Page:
# How much will 101,3 kPa in mm.rt. post. Or explain the principle of translation!

How much will 101,3 kPa in mm.rt. post. Or explain the principle of translation!

- Wow, you can break your brains! )))
- no
- pressure in Pascals = (density of mercury in kg / m3 = 13600) * (on the height of the column in millimeters) * 9.81 / 1000
sorry, sealed ... now correctly:

respectively, the pressure in mmHg = 1000 * (pressure in Pascals) / (density of mercury) / 9.81in your case, it turns out 101.3 kPa = 759.26 mm Hg. Art.

understandably? - the pressure is equal to the product of the density of the liquid by the acceleration of gravity and the height of the column. 1Pa = 1 N / m 2, density of mercury 13600 kg / m3, g = 9.81m / s ^ 2

in this case 101300: 9,81: 13600 = 0,76 mr. = 759 mmHg - Pascal (designation: Pa, Pa) unit of measurement of pressure (mechanical stress) in the SI system.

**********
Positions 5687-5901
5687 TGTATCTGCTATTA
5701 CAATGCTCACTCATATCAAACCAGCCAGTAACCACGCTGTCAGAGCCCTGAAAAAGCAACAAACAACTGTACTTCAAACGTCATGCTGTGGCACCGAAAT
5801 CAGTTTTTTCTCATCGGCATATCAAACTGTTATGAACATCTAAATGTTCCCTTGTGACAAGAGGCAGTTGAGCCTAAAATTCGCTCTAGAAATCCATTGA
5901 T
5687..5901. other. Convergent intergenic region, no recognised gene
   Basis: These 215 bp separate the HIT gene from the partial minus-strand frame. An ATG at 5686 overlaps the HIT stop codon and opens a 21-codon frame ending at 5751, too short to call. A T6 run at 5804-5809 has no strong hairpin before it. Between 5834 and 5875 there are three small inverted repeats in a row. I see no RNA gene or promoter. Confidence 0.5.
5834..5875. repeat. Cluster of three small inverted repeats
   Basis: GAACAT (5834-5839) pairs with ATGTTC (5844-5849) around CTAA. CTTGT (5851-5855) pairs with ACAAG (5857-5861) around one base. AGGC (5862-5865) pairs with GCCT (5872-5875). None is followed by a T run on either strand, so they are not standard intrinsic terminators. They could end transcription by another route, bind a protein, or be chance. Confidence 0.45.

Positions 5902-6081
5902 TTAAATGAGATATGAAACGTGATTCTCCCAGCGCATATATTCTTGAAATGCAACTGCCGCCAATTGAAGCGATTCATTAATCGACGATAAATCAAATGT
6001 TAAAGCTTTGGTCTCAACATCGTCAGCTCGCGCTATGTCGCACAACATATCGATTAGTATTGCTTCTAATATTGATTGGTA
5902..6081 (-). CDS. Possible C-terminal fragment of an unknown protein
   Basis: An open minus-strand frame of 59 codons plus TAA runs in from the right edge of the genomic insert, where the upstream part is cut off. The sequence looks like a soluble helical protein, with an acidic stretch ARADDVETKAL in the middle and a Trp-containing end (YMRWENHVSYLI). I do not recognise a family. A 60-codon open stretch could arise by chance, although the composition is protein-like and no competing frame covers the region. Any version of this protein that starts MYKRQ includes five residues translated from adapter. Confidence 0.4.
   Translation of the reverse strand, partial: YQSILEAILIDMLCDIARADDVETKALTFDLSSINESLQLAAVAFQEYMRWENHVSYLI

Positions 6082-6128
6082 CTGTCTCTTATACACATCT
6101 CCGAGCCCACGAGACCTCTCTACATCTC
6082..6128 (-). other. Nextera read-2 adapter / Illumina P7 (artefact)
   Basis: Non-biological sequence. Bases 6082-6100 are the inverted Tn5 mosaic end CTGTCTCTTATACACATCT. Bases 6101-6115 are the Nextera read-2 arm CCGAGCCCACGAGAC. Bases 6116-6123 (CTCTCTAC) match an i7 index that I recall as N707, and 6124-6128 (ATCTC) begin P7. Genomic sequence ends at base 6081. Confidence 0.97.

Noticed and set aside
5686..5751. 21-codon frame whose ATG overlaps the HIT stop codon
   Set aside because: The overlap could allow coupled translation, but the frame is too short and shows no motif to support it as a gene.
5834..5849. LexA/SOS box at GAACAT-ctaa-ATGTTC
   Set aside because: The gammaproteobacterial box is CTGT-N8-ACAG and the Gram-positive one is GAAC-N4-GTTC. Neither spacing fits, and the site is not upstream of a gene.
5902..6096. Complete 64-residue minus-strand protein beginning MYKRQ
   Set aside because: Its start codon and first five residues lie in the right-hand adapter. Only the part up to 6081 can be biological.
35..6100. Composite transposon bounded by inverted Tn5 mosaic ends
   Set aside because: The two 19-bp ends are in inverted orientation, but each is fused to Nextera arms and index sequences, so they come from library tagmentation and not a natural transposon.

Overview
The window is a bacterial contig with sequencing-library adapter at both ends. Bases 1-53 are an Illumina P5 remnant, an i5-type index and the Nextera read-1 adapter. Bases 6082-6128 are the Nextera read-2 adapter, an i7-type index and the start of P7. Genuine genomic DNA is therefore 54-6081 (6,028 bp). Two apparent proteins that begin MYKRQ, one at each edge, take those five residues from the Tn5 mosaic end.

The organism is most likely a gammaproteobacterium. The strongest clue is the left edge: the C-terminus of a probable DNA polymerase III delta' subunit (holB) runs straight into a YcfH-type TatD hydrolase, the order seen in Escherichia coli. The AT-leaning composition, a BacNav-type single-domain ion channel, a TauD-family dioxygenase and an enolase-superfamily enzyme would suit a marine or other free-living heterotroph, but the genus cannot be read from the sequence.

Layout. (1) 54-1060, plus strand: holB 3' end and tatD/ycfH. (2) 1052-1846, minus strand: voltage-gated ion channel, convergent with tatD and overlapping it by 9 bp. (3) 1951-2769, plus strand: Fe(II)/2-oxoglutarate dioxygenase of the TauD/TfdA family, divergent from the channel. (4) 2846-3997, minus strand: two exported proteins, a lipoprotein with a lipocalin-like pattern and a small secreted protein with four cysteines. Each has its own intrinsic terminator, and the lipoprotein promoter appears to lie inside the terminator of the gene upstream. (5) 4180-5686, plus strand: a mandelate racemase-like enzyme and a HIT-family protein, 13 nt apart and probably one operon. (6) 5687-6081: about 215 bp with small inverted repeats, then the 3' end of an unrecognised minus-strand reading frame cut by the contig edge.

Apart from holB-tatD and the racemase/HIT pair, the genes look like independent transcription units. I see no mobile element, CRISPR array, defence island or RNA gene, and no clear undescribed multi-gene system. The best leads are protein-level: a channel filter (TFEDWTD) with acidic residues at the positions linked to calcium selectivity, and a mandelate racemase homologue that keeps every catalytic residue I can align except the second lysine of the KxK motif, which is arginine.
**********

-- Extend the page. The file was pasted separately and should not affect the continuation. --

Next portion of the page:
Pascal is equal to the pressure (mechanical stress) caused by a force equal to one Newton, evenly distributed over a normal surface area of one square meter.

The unit is named after the French physicist and mathematician Blaise Pascal.

Normal atmospheric pressure is considered to be equal to 760 mm of mercury, or 101325 Pa. Hence the translation of pascal in mm. gt; Art. is carried out at a simple ratio: 1000Pa = 1 kPa and corresponds approximately = 7.5 mm Hg. Art. - 1 mmHg item = 13600 * 0.001 * 9.8 = 133,28 Pa

101300 Pa = 760 mm Hg. Art.